Okay we're gonna talk about arpeggios now.
And arpeggios are essentially the notes of
a chord broken out and
By now you've learned several versions of,
of some of your major chords.
I'm thinking right about now about
You've learned that version of an A chord,
and you've been playing the bluegrass chop
But you may not understand it completely
from a, from a, a scalular standpoint.
So let's, let's just look at the A scale
starting on the second fret of the low G
string, the A note there.
That's your closed position A scale.
Two, four, six, seven.
Two, four, six, seven.
Now the beauty of having that scale under
is that it's your first movable scale.
So essentially, anywhere that your first
That's the shape that you'll wanna be in,
where the two third and
fourth fingers are next to each other,
everything else is a whole step apart.
if you wanted to play B-Flat, you would
just move that up a half step.
And there it is.
Another half step is B.
Another half step is C and so on.
So, again it brings us up,
brings us back to the idea of knowing the
names of all your notes on each string.
So I will again ask you do that as an
call out the name of each each scale
as you're playing it chromatically up the
finger board of the, of the G string.
Again, getting back to the beauty of the
If you were to take that same shape over
to the middle two strings, and
start on the E note, it of course would be
an E scale.
Corresponding to an E chord.
So I would ask you to do the same thing.
Study that scale up and down that string
and familiar yourself with all
the chromatic notes along the D string,
and then you can guess what I'm gonna say.
Do it on the last pair of strings and it
is a B chord, a B scale.
So it, move it up a half step, it's a C,
another half step and
it's a C-Sharp or D-Flat, another half
step and it's a D.
So you're memorizing the notes along the A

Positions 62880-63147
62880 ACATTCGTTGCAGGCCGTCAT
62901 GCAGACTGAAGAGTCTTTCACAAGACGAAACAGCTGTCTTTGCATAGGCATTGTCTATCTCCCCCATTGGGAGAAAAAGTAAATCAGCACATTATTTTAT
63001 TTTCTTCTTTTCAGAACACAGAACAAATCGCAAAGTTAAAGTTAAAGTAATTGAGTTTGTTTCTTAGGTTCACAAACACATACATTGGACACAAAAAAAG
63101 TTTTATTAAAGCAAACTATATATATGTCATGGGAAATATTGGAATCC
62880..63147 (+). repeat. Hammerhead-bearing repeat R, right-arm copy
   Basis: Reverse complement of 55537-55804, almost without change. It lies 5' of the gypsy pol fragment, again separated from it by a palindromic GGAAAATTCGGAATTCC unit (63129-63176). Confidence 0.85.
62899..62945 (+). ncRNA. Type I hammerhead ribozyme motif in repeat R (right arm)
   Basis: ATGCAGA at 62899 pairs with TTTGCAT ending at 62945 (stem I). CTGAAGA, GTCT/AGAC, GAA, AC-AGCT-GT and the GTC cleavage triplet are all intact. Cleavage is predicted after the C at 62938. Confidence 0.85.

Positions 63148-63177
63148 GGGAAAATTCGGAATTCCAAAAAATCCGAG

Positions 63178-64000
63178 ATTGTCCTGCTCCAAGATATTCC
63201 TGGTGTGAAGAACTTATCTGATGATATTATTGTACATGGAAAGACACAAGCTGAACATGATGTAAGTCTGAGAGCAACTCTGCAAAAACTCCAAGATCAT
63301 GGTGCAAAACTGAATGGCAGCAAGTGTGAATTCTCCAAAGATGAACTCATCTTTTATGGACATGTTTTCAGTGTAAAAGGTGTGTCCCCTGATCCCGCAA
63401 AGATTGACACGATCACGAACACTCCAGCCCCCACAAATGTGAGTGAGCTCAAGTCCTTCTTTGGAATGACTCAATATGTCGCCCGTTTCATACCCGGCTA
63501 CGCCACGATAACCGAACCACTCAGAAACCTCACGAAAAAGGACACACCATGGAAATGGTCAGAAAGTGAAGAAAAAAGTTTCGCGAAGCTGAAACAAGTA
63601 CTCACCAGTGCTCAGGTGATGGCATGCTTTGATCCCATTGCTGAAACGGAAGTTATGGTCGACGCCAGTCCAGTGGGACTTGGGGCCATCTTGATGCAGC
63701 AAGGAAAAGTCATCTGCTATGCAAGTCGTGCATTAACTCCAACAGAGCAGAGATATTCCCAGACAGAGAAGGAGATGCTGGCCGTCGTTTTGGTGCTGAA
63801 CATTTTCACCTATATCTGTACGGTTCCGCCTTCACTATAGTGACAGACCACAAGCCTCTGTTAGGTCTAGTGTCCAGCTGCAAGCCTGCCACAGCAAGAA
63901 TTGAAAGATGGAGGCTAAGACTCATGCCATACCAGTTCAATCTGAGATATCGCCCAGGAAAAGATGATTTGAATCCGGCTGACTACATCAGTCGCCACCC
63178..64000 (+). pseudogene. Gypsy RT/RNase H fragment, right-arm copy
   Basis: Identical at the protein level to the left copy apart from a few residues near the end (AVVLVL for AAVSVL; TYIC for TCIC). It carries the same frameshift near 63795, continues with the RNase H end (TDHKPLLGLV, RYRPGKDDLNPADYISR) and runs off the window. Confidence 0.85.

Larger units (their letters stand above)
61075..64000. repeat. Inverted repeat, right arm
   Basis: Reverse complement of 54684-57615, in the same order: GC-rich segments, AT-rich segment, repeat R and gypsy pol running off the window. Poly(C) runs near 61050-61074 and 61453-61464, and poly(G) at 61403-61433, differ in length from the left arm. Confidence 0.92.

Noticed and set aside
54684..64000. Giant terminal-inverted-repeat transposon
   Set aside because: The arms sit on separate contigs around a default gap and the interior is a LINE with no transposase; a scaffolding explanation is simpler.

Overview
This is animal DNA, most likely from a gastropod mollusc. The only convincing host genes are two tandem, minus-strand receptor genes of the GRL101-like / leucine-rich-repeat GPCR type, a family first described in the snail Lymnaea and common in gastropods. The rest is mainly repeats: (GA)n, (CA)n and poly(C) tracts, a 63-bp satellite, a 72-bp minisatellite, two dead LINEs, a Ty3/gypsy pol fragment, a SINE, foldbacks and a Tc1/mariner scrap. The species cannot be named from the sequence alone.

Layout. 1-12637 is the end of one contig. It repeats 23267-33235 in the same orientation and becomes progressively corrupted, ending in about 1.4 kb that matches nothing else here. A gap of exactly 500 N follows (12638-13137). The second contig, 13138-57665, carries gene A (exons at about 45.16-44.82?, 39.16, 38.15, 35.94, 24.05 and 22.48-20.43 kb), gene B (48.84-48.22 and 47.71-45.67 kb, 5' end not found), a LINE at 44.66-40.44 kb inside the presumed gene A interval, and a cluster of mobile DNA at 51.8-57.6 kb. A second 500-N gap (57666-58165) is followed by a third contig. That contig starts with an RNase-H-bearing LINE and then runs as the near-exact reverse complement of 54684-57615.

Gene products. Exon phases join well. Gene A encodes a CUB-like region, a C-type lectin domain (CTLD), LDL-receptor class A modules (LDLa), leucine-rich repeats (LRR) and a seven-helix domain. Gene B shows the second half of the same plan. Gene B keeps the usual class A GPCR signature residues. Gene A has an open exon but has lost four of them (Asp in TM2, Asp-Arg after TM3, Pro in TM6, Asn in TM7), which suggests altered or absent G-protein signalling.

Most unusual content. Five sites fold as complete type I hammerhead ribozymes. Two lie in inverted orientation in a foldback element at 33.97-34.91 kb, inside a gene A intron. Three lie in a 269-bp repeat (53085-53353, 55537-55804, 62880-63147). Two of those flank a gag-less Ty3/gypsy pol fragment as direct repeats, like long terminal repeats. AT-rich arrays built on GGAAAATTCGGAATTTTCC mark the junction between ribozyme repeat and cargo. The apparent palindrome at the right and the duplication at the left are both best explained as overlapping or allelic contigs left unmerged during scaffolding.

string by playing that stuff.
Then, what we do is we come back to the
we pull out the notes of the A chord which
are the one, the three, and the five.
And the root of course.
The root is the one.
Three is C-Sharp.
Five is E.
And again, the root at the top is A.
It's important to be able to play.
All up and down the fingerboard as well.
And, over to the other pairs of strings as
an, as an E chord.
F is on the third fret, F-Sharp is on the
G is on the fifth, G-Sharp is on the
sixth, and A is on the seventh.
Going over to the I strings.
B, second fret,
C, C-Sharp, D.
So do the same thing you did with the
scales, do with the arpeggios.
And one thing that's kind of fun is to lay
yourself out a rhythm track, you know.
So that you're play a little time, maybe
just a little swing move or something.
Two bars of each chord.
Call out the names.
And this'll give you something musical to
play with instead of it just being a sort
of boring little exercise.
We always wanna make these things musical
really create something that's, that's
more than just a finger exercise.
Make it, make it fun.
Vary the rhythm.
Go up and back.
You know, there's endless possibilities of
different ways of practicing right hand
techniques even though you're mentally
on something to do with the left hand, and
something that's, purely about music.
what I'm really trying to help you
understand is how to play out of closed
positions on the, on, on the mandolin.
We worked on.
This kind of closed position A,
where your first finger is on the root,
Well what happens when you go up the neck
out of this bluegrass position?
You should also be comfortable with that.
And in that position your third finger is
on the root.
So there's your A, arpeggio A,
C-Sharp, E, and A.
So what you should learn to do is get
really comfortable sliding, from the lower
position index finger on the root to the
higher position third finger on the root.
And of course there are other positions
using your pinkie and your second finger.
We have four fingers, so I've always said
their are four ways to do everything.